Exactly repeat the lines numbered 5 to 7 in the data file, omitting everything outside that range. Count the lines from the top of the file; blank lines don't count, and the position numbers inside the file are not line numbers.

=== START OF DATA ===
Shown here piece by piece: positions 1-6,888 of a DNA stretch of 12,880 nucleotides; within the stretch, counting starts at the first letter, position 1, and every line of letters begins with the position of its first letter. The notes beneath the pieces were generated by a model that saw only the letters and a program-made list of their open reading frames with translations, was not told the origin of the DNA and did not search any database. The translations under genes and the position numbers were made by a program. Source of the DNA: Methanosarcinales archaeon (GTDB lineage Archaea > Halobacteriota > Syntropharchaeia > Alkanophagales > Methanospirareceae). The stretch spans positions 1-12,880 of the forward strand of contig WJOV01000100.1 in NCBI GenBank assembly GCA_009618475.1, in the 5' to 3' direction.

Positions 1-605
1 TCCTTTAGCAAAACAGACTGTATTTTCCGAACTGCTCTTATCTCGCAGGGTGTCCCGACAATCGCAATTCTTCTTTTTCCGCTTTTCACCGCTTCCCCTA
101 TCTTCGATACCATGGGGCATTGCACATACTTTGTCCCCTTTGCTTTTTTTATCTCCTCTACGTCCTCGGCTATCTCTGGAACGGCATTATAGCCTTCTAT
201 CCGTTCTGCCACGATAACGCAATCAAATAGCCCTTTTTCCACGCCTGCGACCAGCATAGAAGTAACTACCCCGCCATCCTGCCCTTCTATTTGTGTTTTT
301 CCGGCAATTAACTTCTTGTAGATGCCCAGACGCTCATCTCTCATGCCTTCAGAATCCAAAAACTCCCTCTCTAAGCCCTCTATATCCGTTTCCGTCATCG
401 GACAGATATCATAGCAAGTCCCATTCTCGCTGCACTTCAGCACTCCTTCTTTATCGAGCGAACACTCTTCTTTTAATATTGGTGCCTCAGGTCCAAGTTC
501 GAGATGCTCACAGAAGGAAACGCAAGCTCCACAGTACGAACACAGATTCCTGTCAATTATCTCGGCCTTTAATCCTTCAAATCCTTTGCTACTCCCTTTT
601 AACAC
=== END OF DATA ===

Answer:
201 CCGTTCTGCCACGATAACGCAATCAAATAGCCCTTTTTCCACGCCTGCGACCAGCATAGAAGTAACTACCCCGCCATCCTGCCCTTCTATTTGTGTTTTT
301 CCGGCAATTAACTTCTTGTAGATGCCCAGACGCTCATCTCTCATGCCTTCAGAATCCAAAAACTCCCTCTCTAAGCCCTCTATATCCGTTTCCGTCATCG
401 GACAGATATCATAGCAAGTCCCATTCTCGCTGCACTTCAGCACTCCTTCTTTATCGAGCGAACACTCTTCTTTTAATATTGGTGCCTCAGGTCCAAGTTC